Eucalyptus terminalis: is known as the Inland Bloodwood. Some botanists have moved the Bloodwoods to the Corymbia genus. We have stayed with the Eucalyptus name as we find that this new classification confusing and the last thing we wish to do is to confuse our readers.
The Inland Bloodwood is a small tree that reaches a maximum height of ten metres. The solitary trunk has persistent grey or brown bark. The lance-shaped leaves are thick and dull green on both surfaces. The buds are arranged in large terminal clusters. The flowers are 2.5 centimetres across and white in colour. The blooms are rich in nectar and attract honeyeaters. Flowering occurs between February and July.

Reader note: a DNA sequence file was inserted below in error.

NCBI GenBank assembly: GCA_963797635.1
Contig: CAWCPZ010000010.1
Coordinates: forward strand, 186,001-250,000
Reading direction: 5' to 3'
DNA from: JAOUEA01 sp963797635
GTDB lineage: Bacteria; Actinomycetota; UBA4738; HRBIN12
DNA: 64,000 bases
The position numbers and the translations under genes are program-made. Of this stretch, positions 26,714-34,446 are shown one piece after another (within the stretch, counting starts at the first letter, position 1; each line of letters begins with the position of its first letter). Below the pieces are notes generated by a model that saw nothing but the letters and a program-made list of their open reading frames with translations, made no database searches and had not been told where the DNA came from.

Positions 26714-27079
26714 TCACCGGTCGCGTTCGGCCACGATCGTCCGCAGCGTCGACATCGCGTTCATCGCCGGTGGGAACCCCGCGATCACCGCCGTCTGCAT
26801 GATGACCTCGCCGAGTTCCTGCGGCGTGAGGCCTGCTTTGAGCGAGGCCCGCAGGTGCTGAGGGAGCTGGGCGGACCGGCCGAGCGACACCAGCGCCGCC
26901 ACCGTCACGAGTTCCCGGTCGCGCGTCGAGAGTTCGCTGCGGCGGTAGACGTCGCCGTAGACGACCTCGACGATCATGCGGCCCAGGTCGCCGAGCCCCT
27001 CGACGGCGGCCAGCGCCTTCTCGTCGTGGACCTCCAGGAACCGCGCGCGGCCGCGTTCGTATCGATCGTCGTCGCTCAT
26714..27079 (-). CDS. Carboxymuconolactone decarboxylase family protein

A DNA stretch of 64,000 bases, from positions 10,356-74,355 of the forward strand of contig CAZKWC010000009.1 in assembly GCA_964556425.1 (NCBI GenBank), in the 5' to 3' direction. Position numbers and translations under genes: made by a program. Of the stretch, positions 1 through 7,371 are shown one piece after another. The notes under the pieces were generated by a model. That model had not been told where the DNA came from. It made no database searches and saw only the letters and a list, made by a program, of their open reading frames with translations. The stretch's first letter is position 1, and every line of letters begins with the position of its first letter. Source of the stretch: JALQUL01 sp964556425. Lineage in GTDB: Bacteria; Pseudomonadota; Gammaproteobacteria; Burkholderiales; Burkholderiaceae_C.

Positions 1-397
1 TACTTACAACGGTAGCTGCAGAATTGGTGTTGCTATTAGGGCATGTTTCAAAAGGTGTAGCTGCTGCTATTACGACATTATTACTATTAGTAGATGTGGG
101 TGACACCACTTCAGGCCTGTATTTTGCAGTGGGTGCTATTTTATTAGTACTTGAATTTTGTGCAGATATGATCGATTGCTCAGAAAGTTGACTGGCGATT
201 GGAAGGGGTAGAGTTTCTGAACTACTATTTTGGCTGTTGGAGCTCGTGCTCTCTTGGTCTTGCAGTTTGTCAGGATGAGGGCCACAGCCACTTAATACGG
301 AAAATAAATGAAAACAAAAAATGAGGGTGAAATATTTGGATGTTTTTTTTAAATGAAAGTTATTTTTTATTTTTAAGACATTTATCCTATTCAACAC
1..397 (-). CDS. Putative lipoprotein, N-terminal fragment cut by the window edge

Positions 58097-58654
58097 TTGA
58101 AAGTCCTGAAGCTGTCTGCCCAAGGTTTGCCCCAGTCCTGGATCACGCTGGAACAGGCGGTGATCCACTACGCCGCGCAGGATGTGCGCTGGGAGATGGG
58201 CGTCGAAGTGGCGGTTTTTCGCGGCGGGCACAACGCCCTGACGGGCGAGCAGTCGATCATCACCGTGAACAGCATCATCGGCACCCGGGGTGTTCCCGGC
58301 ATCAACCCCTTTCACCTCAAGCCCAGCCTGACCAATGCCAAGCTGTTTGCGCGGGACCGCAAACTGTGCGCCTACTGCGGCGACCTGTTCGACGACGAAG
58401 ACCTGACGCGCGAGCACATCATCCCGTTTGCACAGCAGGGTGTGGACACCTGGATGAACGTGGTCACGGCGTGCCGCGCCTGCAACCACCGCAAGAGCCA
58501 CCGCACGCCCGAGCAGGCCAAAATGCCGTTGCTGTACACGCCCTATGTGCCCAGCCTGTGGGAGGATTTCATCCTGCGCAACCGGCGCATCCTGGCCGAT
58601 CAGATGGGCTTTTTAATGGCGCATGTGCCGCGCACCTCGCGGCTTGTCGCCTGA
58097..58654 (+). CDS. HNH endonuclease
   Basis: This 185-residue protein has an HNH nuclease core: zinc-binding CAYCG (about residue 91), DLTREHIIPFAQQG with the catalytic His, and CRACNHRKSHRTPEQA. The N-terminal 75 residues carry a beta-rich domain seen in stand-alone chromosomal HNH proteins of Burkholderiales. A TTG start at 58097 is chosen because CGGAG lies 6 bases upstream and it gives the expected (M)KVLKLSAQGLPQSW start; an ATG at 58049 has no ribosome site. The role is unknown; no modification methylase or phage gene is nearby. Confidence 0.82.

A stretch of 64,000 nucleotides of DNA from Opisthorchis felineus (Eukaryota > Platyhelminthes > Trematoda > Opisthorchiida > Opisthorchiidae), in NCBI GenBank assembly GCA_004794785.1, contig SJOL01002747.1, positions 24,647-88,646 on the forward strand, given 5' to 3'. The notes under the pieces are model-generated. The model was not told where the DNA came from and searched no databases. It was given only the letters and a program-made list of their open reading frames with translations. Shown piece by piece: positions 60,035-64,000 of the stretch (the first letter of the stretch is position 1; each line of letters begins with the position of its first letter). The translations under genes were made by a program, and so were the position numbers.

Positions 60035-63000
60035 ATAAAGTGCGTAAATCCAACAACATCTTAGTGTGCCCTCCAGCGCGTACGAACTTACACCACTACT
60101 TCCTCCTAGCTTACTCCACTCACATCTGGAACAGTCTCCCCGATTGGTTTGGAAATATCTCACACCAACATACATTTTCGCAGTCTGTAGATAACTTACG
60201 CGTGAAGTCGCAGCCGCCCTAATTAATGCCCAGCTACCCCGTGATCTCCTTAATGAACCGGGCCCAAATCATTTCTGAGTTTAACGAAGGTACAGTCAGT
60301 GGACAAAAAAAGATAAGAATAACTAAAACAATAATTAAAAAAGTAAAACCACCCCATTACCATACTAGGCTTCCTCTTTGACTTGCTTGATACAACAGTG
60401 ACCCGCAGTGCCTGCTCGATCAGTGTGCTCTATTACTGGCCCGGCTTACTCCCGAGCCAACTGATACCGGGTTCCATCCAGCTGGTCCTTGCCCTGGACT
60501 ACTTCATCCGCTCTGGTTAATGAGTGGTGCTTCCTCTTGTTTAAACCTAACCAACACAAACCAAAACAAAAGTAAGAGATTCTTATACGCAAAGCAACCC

Eucalyptus terminalis is a dominant tree of northern and inland regions of Australia. The species occurs in Queensland, New South Wales, South Australia, Western Australia and the Northern Territory.
The specimen illustrated was growing in savannah country in central Queensland in July 2004. The Inland Bloodwood was flowering profusely throughout central Queensland at this time.
Propagate from seed.